November 14, 2023
JAKARTA – The candidacy of three pairs of presidential and vice-presidential candidates was formally accepted on Monday by Indonesia’s General Elections Commission (KPU) for the Feb 14 election in 2024, with observers expecting a second round of voting for the top two pairs.
The six men had passed all the administrative screening and medical examinations, and had the requisite backing from political parties or alliances of parties, KPU commissioner Idham Holik said.
Candidates in the presidential race can be fielded only by a party or alliance of parties that hold at least 20 per cent of seats in Parliament, or won at least 25 per cent of the overall votes in the previous election.
The three pairs in the contest are former Jakarta governor Anies Baswedan, 54, and his running mate, former minister Muhaimin Iskandar, 57; former Central Java governor Ganjar Pranowo, 55, and chief security minister Mahfud MD, 66; and Defence Minister Prabowo Subianto, 72, and Solo Mayor Gibran Rakabuming Raka, 36, the elder son of President Joko Widodo.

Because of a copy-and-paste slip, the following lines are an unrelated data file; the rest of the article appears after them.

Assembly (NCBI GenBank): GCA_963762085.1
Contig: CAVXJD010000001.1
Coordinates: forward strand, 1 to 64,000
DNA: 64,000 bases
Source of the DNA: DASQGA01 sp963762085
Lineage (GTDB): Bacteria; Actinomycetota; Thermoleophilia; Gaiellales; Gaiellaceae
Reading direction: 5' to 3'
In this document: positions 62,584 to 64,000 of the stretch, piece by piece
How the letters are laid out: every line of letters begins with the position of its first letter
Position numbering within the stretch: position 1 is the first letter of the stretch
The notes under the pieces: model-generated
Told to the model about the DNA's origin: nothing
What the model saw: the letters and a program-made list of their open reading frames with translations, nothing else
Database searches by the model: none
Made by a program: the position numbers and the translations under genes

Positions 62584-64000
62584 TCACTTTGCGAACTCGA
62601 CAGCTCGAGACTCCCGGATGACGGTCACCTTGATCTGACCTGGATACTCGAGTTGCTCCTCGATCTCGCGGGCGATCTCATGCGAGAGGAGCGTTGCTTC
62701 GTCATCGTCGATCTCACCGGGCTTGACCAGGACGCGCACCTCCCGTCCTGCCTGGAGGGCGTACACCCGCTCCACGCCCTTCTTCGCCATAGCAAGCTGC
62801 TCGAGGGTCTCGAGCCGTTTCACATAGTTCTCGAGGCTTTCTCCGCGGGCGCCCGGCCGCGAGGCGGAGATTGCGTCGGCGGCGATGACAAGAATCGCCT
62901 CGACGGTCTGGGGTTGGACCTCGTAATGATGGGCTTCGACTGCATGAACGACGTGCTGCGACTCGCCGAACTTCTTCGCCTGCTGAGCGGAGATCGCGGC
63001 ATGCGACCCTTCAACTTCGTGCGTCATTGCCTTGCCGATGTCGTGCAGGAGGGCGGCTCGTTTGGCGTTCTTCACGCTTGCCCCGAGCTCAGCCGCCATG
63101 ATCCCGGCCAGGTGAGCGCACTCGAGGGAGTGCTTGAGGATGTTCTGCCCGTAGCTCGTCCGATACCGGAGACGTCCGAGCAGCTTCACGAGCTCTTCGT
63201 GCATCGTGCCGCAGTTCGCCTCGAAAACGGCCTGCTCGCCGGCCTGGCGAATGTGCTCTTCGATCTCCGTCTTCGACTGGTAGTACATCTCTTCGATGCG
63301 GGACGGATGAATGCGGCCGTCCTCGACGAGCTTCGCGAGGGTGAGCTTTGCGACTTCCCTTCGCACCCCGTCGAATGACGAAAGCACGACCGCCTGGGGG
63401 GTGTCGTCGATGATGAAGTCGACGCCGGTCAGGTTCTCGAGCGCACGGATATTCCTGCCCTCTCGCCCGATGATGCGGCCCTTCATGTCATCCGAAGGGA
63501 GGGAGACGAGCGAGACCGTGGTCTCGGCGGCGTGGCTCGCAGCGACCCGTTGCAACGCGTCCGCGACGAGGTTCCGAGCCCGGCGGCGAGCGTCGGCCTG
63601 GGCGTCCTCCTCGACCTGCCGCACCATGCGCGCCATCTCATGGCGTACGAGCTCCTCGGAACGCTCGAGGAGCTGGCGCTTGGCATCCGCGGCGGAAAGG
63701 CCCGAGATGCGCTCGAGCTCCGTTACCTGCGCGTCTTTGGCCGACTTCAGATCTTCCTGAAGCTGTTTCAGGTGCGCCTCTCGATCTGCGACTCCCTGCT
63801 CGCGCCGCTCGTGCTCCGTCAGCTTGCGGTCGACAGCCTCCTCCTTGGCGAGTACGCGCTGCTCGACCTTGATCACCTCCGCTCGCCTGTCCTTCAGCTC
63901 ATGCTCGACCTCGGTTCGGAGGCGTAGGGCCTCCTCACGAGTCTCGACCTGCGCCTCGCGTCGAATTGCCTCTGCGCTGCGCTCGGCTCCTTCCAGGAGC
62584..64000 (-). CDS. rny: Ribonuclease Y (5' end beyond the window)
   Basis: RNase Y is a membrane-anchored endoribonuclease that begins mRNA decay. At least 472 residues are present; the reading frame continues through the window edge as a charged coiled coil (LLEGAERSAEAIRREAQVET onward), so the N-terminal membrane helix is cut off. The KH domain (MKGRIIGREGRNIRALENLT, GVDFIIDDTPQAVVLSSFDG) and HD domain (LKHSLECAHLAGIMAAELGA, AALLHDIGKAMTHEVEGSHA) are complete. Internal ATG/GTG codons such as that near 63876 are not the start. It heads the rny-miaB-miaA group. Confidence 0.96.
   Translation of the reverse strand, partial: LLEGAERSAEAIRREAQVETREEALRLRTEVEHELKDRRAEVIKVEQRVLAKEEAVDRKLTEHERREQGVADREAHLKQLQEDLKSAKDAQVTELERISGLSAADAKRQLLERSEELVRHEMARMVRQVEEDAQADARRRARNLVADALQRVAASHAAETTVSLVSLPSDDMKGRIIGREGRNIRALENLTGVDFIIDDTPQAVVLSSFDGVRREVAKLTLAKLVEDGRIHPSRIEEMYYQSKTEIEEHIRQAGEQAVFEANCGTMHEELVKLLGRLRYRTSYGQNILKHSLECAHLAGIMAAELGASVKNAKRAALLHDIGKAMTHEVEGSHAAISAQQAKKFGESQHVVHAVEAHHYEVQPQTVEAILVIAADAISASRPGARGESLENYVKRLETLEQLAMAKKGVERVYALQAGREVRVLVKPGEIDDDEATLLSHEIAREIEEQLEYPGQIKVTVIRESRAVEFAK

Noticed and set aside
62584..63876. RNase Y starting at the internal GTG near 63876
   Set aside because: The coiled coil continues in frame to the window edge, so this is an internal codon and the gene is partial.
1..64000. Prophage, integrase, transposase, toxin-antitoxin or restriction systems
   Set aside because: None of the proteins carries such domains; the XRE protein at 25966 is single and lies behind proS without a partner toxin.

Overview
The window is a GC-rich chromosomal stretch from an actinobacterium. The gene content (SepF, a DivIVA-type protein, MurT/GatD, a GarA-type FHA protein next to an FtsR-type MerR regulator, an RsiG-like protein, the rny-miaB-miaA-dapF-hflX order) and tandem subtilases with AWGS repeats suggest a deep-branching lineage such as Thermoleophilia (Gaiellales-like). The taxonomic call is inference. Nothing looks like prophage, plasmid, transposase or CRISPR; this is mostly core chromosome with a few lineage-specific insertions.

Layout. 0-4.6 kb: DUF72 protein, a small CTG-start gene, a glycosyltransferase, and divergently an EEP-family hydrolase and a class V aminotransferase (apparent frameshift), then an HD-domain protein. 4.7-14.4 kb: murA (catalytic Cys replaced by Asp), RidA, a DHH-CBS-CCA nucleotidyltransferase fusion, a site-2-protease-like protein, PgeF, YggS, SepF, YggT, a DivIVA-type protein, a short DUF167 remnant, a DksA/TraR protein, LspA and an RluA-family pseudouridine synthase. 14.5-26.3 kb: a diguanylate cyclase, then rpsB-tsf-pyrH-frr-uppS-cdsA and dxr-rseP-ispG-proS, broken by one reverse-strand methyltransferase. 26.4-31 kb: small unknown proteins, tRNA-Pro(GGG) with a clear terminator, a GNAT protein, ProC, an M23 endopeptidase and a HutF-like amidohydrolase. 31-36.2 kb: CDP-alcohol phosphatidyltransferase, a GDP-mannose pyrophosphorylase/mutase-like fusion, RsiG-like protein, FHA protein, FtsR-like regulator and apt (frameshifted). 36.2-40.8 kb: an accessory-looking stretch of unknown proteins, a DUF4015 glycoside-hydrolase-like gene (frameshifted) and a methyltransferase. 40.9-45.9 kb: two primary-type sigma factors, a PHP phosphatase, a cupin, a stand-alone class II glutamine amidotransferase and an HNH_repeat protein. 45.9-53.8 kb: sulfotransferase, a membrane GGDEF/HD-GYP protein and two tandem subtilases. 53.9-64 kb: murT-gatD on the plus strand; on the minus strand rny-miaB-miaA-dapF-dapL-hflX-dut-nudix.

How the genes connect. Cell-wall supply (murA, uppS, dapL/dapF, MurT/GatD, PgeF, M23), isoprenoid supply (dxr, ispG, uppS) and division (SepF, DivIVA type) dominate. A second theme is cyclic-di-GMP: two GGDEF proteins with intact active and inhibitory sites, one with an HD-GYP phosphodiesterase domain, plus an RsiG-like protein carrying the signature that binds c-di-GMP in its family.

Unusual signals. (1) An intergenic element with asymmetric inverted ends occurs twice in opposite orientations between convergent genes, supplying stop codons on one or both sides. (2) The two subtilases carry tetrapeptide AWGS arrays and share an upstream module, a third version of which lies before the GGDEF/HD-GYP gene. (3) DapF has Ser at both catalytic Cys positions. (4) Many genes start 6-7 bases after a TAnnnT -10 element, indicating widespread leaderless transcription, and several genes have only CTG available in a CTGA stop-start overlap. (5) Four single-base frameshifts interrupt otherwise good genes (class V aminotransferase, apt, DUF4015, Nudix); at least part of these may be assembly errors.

Official campaigning will be from Nov 28 to Feb 10, 2024, although the candidates had started their publicity rounds weeks ago on social media and with posters and banners seen along many major roads all over the country.
According to the latest opinion survey released on Sunday by Indikator Politik Indonesia, Mr Prabowo has widened his lead over his strongest rival, Mr Ganjar.
Some 39.7 per cent of respondents said they would vote for Mr Prabowo. Support for Mr Ganjar, who is backed by the ruling Indonesian Democratic Party of Struggle, was 30 per cent.
The survey of 1,220 people was conducted between Oct 27 and Nov 1, after Mr Gibran was named as Mr Prabowo’s running mate.
In Indikator’s previous surveys released on Oct 26, support for Mr Prabowo was 36.1 per cent while Mr Ganjar had 33.7 per cent.
Mr Anies stayed in the third position, polling 24.4 per cent in the latest survey, compared with 23.7 per cent previously.
More than 200 million people qualify to vote in the February polls.
Observers say that with the top two pairs polling below 50 per cent – the threshold to win the three-way fight outright on Feb 14 – there is likely to be a run-off between the top two contenders, which has been slated for June 26.
“It would be quite logical if there will be a second round of the voting,” said Professor Firman Noor, a senior researcher at the Political Research Centre of the National Research and Innovation Agency.
As the campaign starts, candidates who are not leading the polls might catch up, reducing the chances of a quick win for the dominant pair, he added.
The last time Indonesia held two rounds of the presidential polls was in 2004, when former president Susilo Bambang Yudhoyono and his running mate Jusuf Kalla beat their rivals, Ms Megawati Sukarnoputri and Mr Hasyim Muzadi.